How to Recognize and Choose Healthy Options at Pantries

Fruits and vegetables provide a variety of vitamins, minerals, and fiber needed for one’s health and wellness. Risk factors for heart disease and stroke are preventable by healthy eating, regular exercise, and not smoking. All produce counts, which means that canned and frozen produce are acceptable when you do not have access to fresh varieties. The American Heart Association recommends a typical adult try to eat between four to five servings of both vegetables and fruits every day. [1]

The American Heart Association recommends a healthy dietary pattern that includes fruits, vegetables, whole grains, lean proteins, and limits sodium, saturated fat, and added sugars. [2] When at your local pantry, once you know which healthy foods you are looking for and which foods you want to limit, communicate with your distributors and donors about which foods are most appreciated, and ask if they have the healthy foods you’re looking for and then how you can get them more often. When looking for nutritional items, be specific and ask for heart-healthy alternatives including whole-wheat pasta or low-sodium soup. [3]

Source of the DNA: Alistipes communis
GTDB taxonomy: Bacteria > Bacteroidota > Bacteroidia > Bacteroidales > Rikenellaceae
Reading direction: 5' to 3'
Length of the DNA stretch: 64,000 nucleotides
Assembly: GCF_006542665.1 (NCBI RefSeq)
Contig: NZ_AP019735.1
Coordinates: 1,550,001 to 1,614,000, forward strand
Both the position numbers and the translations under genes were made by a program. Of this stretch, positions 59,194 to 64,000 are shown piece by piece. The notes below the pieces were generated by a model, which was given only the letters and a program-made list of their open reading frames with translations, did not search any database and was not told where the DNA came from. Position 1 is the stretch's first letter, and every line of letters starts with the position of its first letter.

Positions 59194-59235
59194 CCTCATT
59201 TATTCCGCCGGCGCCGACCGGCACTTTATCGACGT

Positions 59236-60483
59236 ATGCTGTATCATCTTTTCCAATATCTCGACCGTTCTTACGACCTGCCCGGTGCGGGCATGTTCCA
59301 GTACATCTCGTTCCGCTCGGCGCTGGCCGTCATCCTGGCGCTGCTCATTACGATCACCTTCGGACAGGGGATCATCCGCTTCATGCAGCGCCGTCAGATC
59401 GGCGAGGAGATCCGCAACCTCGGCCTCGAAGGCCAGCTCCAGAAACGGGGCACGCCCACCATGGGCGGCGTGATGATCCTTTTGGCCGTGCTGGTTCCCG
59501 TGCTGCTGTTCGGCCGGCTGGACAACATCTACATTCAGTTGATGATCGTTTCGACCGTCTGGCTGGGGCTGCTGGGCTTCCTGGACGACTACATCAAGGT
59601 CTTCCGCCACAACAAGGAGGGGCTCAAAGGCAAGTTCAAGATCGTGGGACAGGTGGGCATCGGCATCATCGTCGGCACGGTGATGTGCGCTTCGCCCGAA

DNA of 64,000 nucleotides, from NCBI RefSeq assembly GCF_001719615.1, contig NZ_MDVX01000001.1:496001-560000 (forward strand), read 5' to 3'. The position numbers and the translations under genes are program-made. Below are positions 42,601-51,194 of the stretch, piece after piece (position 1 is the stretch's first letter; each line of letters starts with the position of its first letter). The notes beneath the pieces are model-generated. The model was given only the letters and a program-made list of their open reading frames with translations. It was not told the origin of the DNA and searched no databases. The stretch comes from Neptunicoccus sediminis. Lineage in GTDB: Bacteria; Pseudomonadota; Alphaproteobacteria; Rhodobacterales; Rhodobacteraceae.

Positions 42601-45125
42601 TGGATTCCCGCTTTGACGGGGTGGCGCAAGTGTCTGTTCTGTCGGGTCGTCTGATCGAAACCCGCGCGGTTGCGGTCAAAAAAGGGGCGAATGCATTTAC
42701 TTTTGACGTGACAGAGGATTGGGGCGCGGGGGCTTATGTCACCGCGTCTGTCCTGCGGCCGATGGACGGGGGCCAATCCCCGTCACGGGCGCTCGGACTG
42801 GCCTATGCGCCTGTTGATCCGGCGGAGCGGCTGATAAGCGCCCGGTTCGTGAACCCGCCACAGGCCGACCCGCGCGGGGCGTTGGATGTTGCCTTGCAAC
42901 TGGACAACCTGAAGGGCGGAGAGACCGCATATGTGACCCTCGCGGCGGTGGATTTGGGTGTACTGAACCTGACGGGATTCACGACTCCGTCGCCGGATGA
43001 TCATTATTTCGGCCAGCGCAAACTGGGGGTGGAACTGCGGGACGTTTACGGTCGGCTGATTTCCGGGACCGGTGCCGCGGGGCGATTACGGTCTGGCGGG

Canned as well as frozen fruits and vegetables are a fine alternative to fresh produce, and are convenient and don’t expire quickly. However, sodium is usually added to canned foods to preserve them, and frozen foods can have sauces and seasonings can contain excess salt and add calories. Too much salt in a diet can lead to high blood pressure, one of the major risk factors for heart disease. Look and ask for low-sodium, reduced-sodium or no-salt-added labeled foods. If you are not able to obtain low-sodium items, you can drain and rinse canned veggies to reduce sodium levels. [2]

 

[1] Serving Up Fruits and Veggies

[2] Fresh, Frozen or Canned Fruits and Vegetables: All Can Be Healthy Choices!

[3] Healthy Eating at Food Shelves

 

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